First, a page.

WASHINGTON - President Barack Obama on Wednesday declared unequivocally that the United States has "concluded" that the Syrian government carried out a deadly chemical weapons attack on civilians. But new hurdles emerged that appeared to slow the formation of an international coalition that could use military force to punish Syria.
Obama did not present any direct evidence to back up his assertion that the Syrian government bears responsibility for the attack. At the same time, U.S. officials were searching for additional intelligence to bolster the case for a strike against Assad's military infrastructure. Questions remained about whether the attack could be linked to Assad or high officials and whether a rogue element of the Syrian military could have used the weapons on its own authority.
While Obama said he is still evaluating possible military retaliation, he vowed that any American response would send a "strong signal" to Syrian President Bashar Assad.
Syrian refugees chants anti-President Bashar Assad slogans and demand an international military strike on the Syrian regime at Zaatari Syrian refugee camp, in Mafraq, Jordan, Wednesday. A week after the purported chemical attack on rebel-held areas outside Damascus, momentum has been building for a possible strike by the U.S. and its allies against the regime of Syrian President Bashar Assad.
"We have concluded that the Syrian government in fact carried these out," Obama said during an interview with "NewsHour" on PBS. "And if that's so, then there need to be international consequences."
Earlier Wednesday, the five permanent members of the U.N. Security Council failed to reach an agreement on a draft resolution from the British seeking authorization for the use of force. Russia, as expected, objected to international intervention.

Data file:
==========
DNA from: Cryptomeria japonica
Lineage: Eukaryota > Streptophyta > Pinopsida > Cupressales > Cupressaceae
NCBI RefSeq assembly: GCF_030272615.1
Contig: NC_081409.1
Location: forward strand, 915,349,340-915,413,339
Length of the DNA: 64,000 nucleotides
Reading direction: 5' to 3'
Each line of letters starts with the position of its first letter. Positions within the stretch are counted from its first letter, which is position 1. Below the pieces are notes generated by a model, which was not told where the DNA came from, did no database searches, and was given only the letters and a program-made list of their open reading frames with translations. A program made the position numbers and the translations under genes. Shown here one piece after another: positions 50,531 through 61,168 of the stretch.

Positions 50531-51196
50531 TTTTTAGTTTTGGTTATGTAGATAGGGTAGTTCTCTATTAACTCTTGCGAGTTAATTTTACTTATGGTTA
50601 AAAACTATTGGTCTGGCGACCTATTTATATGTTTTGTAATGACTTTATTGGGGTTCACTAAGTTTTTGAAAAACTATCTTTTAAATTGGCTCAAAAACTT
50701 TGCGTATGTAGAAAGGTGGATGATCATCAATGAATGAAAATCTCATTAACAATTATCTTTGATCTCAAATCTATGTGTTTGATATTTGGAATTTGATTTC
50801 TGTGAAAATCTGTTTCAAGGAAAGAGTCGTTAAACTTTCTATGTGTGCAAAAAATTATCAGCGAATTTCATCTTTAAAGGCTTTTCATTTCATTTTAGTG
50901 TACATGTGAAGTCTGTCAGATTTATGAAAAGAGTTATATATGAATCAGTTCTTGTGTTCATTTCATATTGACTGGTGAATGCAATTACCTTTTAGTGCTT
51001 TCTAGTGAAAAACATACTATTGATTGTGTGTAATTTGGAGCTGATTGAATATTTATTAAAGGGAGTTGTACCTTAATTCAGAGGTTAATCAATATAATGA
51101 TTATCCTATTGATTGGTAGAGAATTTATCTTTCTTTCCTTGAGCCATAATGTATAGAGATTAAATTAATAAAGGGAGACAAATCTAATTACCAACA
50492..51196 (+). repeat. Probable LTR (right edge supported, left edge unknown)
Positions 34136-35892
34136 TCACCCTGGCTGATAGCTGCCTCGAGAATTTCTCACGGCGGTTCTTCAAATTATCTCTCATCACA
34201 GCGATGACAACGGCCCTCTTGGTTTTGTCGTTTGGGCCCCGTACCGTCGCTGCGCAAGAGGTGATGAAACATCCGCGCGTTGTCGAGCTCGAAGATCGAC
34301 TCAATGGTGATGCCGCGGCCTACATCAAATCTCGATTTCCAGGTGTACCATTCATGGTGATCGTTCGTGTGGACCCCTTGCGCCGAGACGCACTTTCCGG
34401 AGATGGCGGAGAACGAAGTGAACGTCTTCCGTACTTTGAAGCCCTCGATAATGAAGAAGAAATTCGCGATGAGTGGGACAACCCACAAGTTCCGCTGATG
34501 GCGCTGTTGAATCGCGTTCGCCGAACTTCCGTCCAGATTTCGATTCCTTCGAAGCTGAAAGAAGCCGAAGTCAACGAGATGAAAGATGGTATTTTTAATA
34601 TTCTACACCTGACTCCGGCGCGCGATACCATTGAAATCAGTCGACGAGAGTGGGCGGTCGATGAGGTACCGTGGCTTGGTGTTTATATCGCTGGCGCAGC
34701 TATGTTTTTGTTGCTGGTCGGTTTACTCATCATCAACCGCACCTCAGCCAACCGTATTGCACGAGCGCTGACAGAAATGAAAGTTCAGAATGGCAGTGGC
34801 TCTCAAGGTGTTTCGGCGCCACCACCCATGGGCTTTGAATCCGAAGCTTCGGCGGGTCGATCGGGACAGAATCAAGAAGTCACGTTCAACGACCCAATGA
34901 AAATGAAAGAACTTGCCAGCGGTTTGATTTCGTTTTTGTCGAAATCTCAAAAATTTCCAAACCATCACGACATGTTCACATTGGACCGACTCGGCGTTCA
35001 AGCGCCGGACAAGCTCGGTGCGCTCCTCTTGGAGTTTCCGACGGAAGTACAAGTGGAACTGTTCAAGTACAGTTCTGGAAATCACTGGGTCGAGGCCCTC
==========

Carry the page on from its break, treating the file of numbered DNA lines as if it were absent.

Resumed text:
Obama administration officials said they would take action against the Syrian government even without the backing of allies or the United Nations because diplomatic paralysis must not prevent a response to the alleged chemical weapons attack outside the Syrian capital last week.
Despite the administration's assertions that it would press forward without the U.N., momentum for international military action appeared to slow.
British Prime Minister David Cameron promised British lawmakers he would not go to war until a U.N. chemical weapons team on the ground in Syria has a chance to report its findings, pushing the U.K.'s involvement in any potential strike until next week at the earliest. Cameron called an emergency meeting of Parliament on Thursday to vote on whether to endorse international action against Syria.
Even so, British Foreign Secretary William Hague suggested that U.S. military action need not be constrained by Britain. "The United States are able to make their own decisions," he told reporters late Wednesday, just after speaking with Secretary of State John Kerry.
More intelligence was being sought by U.S. officials. While a lower-level Syrian military commanders' communications discussing a chemical attack had been intercepted, they don't specifically link the attack to an official senior enough to tie the killings to Assad himself, according to one U.S. intelligence official and two other U.S. officials. They spoke on condition of anonymity because they were not authorized to discuss the intelligence publicly.
The White House ideally wants intelligence that links the attack directly to Assad or someone in his inner circle, to rule out the possibility that a rogue element of the military acting without Assad's authorization.
That quest for added intelligence has delayed the release of the report by the Office of the Director for National Intelligence laying out evidence against Assad. The report was promised earlier this week by administration officials.